Gardaí investigating after threatening letter sent to home of convicted soldier Cathal Crotty

Cathal Crotty escaped being jailed over the violent attack on Limerick woman Natasha O’Brien.

GARDAÍ are investigating after a letter was posted to the family home of convicted Irish soldier Cathal Crotty warning him to leave his native County Clare or face the threat of being kidnapped and harmed.

Mr Crotty (22) received a fully suspended three-year sentence two weeks ago after he was convicted of an assault on Natasha O’Brien (24) in Limerick City on May 29, 2022.

Mr Crotty boasted about the attack to friends on social media afterwards, saying “two to put her down, two to put her out.”

The suspended sentence and comments from the sentencing judge Tom O’Donnell, as well as Ms O’Brien’s disgust at the nature of the sentence, sparked national outrage and street protests calling for legal reforms, more legal rights for victims of crime, and sensitivity training for judges.

Limerick Circuit Court heard Mr Crotty grabbed Ms O’Brien by her hair and delivered six upper cut punches into her face and head. He continued punching Ms O’Brien after she fell to the ground and was losing consciousness, the court heard.

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Ms O’Brien said she had asked Mr Crotty to stop shouting homophobic slurs at people when he grabbed and assaulted her.

Judge O’Donnell faced criticism for the manner in which he reasoned his decision not to impose an immediate jail sentence on Mr Crotty.

The judge had asked Ms O’Brien if she understood the significance of Crotty’s guilty plea, explaining that it had spared her having to be cross examined by Crotty’s lawyers if the case had gone to trial and had spared the court and Gardaí precious time and resources.

The judge also said he had “no doubt” Crotty’s career in the Defence Forces would be over had he jailed him.

Judge O’Donnell said he had to balance Crotty’s “cowardly” attack with mitigating factors including that Crotty pleaded guilty – albeit after he initially deflected blame on Ms O’Brien and changed his story only after Gardaí showed him CCTV footage of the attack – and that Crotty had no previous convictions.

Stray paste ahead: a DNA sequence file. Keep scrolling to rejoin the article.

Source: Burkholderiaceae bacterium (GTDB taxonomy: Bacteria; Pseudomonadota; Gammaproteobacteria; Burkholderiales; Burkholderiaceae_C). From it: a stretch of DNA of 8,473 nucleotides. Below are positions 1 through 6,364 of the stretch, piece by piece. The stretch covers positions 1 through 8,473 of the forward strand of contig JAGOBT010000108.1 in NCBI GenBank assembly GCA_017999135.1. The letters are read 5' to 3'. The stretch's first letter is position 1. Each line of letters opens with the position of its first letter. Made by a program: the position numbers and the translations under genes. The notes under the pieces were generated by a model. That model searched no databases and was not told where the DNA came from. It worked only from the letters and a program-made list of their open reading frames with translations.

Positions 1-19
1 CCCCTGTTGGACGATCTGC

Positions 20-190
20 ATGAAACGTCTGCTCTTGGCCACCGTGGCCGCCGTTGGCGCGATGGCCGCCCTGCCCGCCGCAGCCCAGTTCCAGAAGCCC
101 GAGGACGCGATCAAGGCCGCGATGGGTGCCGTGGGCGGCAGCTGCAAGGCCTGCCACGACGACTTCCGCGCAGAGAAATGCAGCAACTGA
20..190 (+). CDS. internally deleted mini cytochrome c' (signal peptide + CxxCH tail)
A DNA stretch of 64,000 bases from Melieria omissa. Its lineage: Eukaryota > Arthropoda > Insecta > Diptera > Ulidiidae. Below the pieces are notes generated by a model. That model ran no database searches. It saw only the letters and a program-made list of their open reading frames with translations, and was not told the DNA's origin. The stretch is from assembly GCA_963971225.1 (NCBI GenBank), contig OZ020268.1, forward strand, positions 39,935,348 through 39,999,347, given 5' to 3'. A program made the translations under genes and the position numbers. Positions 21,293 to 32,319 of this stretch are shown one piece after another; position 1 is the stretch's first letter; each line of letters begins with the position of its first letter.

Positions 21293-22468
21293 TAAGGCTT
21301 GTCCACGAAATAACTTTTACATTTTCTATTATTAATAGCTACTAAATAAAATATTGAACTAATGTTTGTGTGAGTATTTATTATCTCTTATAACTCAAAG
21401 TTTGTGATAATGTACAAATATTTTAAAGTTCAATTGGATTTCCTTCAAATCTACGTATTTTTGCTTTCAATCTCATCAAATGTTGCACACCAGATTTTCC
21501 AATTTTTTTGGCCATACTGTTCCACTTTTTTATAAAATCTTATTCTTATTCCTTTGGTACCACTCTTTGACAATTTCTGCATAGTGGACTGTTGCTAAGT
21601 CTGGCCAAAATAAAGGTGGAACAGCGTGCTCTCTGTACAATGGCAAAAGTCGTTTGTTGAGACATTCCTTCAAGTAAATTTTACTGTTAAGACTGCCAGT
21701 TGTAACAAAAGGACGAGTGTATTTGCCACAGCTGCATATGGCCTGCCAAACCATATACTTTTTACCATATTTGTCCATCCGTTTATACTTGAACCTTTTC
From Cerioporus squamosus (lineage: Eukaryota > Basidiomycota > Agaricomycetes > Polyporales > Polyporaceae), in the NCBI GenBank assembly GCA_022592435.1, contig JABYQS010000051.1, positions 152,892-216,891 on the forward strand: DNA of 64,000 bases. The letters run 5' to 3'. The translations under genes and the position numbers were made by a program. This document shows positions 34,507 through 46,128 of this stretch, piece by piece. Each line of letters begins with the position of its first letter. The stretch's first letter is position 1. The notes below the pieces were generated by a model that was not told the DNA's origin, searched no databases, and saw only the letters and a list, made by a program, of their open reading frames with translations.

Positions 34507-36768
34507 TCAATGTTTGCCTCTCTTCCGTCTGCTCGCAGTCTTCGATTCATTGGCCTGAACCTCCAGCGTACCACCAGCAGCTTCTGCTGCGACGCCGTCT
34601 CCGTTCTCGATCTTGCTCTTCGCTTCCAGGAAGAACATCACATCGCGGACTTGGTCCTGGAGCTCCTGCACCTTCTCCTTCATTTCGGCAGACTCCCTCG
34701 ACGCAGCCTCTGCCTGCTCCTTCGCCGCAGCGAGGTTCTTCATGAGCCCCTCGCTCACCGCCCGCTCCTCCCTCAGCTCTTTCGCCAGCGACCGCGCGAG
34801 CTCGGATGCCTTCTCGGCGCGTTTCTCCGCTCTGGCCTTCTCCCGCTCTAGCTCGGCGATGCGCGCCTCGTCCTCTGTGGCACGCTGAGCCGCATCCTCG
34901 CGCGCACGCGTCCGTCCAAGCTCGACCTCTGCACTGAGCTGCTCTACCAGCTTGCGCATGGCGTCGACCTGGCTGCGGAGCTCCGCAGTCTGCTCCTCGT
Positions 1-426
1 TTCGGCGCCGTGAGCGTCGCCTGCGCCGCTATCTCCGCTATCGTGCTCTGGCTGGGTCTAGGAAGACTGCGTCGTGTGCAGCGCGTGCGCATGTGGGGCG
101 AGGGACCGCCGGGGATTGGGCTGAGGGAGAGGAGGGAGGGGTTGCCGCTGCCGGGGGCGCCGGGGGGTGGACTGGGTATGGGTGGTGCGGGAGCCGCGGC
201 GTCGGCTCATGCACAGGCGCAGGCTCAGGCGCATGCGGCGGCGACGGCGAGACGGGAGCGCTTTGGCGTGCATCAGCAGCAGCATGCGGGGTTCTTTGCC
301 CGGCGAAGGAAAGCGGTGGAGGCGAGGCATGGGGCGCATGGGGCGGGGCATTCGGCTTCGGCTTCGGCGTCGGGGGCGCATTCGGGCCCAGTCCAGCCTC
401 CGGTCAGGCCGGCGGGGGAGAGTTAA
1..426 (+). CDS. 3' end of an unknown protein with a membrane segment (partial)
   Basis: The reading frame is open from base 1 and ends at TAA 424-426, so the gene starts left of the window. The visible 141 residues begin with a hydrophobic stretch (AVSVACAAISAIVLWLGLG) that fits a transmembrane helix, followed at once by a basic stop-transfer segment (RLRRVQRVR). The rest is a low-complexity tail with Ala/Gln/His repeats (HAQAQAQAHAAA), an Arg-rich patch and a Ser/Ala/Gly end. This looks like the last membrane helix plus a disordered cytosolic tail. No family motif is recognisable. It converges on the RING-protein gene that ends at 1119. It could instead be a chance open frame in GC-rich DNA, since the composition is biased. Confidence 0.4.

Judge O’Donnell had also heard testimony from Crotty’s superior officer Commandant Paul Togher, Sarsfield Barracks, who said that in his opinion, Crotty’s conduct in the Defence Forces had always been “exemplary, professional and courteous”.

Ms O’Brien told the judge that she had lost her job because she could not cope with the trauma of the attack; she said she had since returned to employment and was trying to move on with her life but that she felt lucky to be alive given the level of violence Crotty had used against her.

Crotty is the subject of an internal Defence Forces disciplinary process which will determine his future in the army.

It has now emerged that Gardaí are investigating the circumstances of a threatening letter sent to Mr Crotty’s family residence last Wednesday (July 3).

The letter, seen by this reporter, addressed to Cathal Crotty’s father, began: “Mr Crotty, please understand this letter has nothing to do with you, so nothing will be done to you or your house. But if you do as we ask, all isn’t lost, however in not doing as we ask, it will be a very sad story indeed for your son, Cathal.”

“As you are aware, Mr Crotty, your son Cathal done a very very bad thing on that poor girl … So, since justice wasn’t done in court, me and my men from Dublin and our members from “Limerick” have been talking at our meetings (and) have therefore made a rule that Cathal Crotty from Co Clare near Limerick City will be taken from his home by any means in two weeks time, night or day, and will suffer for what he has done to that poor girl who, by the way, wouldn’t hurt a fly.

“Mr Crotty, justice wasn’t done in court, your son can’t get away with this crime.

“However, we will look at the case if your son (moves) out of the county for good in two weeks time. This talk with my members is his last hope, leave now or else, well, you know Mr Crotty what is coming.

“The law can’t help. Even now we have someone looking at your house – it is up to you.

“You might and try to hide him, your son, but we could have taken him last week for a little drive.”

The anonymous letter, which includes a Dublin postmark, repeats: “Get him out for good and we will leave him be.”

“Time is running out fast — two weeks or we are coming down Mr Crotty, night or day.”

A garda spokesman said that “An Garda Síochána is aware of correspondence received at a domestic residence in County Clare in July 2024.”

The Garda spokesman added that “enquiries are ongoing”.

The Director of Public Prosecutions has said it is to appeal Crotty’s sentence on the grounds that it was too lenient.

A date for the appeal has yet to be scheduled.